Lynch, doing business as Brewster Products, rented a Post Office box at the Madison Square Station in New York City in the late fall of 1970 and then began an intensive advertising campaign which included the use of the mails, offering Formula 11 as a weight-reducing product to the public for sale. The advertising circular Lynch mailed highly praised the effectiveness of Formula 11 as a weight-reducing aid and asked the recipient to purchase the capsules by returning cash, a check or a postal money order to the plaintiff's Post Office box. The mailings for Formula 11 were very extensive, with over 97,000 circulars being sent out in a two-day period in early April of 1971.
On March 11, 1971 the Postmaster General docketed an administrative complaint against plaintiff, thereby starting the administrative process that determines if a stop order should be imposed on mail addressed to plaintiff. In the Matter of the Complaint Against Brewster Products, P.O.D. No. 3/79. The complaint was served on Lynch on March 17, 1971.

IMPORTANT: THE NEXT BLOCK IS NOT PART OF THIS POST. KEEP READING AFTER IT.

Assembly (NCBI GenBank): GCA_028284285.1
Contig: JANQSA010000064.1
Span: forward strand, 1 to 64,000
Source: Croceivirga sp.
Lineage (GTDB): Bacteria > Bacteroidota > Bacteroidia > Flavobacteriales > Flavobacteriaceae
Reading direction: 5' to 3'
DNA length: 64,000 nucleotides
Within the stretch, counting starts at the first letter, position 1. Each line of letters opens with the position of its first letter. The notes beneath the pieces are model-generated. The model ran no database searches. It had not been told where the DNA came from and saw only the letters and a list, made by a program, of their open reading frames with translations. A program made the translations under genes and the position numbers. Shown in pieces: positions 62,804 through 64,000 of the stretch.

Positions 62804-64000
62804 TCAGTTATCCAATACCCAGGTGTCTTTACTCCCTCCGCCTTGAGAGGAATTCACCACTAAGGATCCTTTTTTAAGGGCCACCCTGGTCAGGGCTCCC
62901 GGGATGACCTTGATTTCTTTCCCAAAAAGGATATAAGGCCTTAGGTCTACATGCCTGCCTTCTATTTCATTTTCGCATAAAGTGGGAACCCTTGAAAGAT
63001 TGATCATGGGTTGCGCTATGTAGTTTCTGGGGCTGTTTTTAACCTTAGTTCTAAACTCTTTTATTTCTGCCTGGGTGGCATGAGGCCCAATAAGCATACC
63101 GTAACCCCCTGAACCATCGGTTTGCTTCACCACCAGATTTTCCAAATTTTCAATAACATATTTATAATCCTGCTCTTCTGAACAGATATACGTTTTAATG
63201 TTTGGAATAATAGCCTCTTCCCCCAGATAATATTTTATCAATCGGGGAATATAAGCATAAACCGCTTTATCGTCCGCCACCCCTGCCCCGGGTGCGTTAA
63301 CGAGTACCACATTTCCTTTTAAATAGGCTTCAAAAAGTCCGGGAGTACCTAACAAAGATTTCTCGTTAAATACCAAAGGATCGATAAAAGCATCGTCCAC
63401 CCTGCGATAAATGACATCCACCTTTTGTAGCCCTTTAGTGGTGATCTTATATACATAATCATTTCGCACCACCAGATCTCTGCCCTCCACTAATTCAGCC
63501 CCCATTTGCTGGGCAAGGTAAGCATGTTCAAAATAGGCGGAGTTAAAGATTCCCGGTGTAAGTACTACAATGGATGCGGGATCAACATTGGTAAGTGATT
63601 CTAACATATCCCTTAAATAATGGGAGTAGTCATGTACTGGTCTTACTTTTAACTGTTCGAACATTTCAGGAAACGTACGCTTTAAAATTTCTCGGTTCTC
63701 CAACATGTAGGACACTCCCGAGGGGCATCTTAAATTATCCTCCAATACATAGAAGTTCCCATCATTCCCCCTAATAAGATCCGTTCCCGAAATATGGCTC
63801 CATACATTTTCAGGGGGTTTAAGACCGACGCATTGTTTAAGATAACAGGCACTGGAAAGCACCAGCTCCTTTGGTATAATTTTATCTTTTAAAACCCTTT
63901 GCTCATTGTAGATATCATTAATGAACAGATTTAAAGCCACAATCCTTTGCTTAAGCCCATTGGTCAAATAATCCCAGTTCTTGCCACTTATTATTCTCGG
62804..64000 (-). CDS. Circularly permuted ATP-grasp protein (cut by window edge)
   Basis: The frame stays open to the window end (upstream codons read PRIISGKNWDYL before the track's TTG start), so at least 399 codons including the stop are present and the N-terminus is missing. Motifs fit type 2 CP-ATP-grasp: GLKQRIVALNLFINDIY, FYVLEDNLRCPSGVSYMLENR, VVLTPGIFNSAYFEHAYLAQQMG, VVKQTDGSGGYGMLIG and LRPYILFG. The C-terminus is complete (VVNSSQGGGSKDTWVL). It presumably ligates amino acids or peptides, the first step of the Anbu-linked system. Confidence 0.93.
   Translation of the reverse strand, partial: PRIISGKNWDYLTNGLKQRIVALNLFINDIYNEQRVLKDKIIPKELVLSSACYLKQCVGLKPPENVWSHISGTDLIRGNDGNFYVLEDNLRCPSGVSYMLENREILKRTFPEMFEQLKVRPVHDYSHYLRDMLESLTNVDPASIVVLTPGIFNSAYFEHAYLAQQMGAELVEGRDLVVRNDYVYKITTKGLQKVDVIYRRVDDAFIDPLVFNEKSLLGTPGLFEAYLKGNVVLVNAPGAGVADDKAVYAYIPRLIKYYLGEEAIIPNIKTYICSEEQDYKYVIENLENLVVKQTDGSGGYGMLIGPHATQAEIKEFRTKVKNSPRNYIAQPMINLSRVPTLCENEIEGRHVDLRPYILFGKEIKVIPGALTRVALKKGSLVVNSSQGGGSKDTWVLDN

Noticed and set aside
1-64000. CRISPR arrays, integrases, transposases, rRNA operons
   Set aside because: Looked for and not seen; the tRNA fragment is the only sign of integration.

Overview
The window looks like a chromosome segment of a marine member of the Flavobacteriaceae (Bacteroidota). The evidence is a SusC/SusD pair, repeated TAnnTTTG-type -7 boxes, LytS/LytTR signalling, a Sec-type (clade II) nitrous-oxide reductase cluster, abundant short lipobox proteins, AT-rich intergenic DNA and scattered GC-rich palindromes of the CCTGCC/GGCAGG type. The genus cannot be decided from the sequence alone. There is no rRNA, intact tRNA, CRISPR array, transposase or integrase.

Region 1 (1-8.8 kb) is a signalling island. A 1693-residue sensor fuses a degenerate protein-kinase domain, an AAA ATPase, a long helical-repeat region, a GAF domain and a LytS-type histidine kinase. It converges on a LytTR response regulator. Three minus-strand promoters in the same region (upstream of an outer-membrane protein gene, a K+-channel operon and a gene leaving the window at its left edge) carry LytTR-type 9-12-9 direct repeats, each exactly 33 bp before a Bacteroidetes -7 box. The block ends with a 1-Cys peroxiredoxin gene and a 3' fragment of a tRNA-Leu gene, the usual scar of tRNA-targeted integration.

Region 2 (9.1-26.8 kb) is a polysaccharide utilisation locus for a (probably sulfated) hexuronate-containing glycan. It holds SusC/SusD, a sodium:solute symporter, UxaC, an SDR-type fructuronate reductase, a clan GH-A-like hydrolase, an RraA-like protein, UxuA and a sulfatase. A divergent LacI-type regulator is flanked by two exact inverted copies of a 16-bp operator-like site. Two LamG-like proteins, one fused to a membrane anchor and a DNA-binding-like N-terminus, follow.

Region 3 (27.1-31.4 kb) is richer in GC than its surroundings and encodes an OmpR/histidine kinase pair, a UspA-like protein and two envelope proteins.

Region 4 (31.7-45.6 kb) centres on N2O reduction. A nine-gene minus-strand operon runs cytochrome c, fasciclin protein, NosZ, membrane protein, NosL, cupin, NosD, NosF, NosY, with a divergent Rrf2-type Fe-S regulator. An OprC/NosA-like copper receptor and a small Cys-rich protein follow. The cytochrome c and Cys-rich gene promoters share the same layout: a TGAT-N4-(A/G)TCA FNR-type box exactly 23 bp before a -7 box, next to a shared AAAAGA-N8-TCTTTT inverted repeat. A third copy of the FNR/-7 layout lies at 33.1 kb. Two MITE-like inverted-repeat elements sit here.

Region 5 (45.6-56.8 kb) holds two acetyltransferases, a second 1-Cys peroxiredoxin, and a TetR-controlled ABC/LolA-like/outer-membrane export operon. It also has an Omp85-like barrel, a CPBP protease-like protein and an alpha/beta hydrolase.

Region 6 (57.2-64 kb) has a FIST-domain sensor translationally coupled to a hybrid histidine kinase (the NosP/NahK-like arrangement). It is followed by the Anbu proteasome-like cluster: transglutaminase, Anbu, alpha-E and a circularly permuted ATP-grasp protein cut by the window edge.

In the complaint the Postmaster General claimed that the advertisement for Formula 11 contained several material false representations, including: (1) although the circular stated that Formula 11 users could "break every 'rule in the book' and still * * * lose seven pounds in the first 48 hours * * * 12 pounds in the very first week * * * 34 pounds the very first month * * * Yes lose up to 71 pounds in less than three months' time!", the Postmaster General claimed that a person using Formula 11 would not lose weight at all if he did not restrict his calorie intake below the level required to maintain his present body weight, and the user of Formula 11 could not lose the specified amounts of weight in the stated time periods; (2) although the advertisements claimed that Formula 11 is "the method that is actually used by doctors themselves when they want to lose weight," the Postmaster General alleged that medical doctors do not regard it as a sound weight-reducing medication; and (3) although the circular stated that Formula 11 will "liquify and draw away any existing fat" and will keep the fat off "permanently," the Postmaster General claimed that the capsules do not alter the metabolism of the user and do not permanently cure obesity.